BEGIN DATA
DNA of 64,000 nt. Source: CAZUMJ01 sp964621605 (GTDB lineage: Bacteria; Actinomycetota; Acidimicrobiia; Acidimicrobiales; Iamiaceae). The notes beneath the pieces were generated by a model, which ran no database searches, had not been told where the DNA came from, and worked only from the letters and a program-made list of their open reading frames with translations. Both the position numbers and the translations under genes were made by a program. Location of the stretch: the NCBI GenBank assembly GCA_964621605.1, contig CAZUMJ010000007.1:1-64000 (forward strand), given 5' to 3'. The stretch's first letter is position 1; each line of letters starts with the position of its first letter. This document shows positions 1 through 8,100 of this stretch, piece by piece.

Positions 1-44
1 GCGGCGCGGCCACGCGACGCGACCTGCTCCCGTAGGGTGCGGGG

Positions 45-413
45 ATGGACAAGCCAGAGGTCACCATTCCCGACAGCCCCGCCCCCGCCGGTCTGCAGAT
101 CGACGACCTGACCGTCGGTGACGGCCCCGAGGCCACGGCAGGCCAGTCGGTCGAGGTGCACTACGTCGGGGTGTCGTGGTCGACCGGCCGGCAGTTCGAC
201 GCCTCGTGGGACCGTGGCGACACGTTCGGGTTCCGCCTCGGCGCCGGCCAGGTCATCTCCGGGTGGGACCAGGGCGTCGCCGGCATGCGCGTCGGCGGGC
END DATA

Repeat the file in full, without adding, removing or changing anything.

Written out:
DNA of 64,000 nt. Source: CAZUMJ01 sp964621605 (GTDB lineage: Bacteria; Actinomycetota; Acidimicrobiia; Acidimicrobiales; Iamiaceae). The notes beneath the pieces were generated by a model, which ran no database searches, had not been told where the DNA came from, and worked only from the letters and a program-made list of their open reading frames with translations. Both the position numbers and the translations under genes were made by a program. Location of the stretch: the NCBI GenBank assembly GCA_964621605.1, contig CAZUMJ010000007.1:1-64000 (forward strand), given 5' to 3'. The stretch's first letter is position 1; each line of letters starts with the position of its first letter. This document shows positions 1 through 8,100 of this stretch, piece by piece.

Positions 1-44
1 GCGGCGCGGCCACGCGACGCGACCTGCTCCCGTAGGGTGCGGGG

Positions 45-413
45 ATGGACAAGCCAGAGGTCACCATTCCCGACAGCCCCGCCCCCGCCGGTCTGCAGAT
101 CGACGACCTGACCGTCGGTGACGGCCCCGAGGCCACGGCAGGCCAGTCGGTCGAGGTGCACTACGTCGGGGTGTCGTGGTCGACCGGCCGGCAGTTCGAC
201 GCCTCGTGGGACCGTGGCGACACGTTCGGGTTCCGCCTCGGCGCCGGCCAGGTCATCTCCGGGTGGGACCAGGGCGTCGCCGGCATGCGCGTCGGCGGGC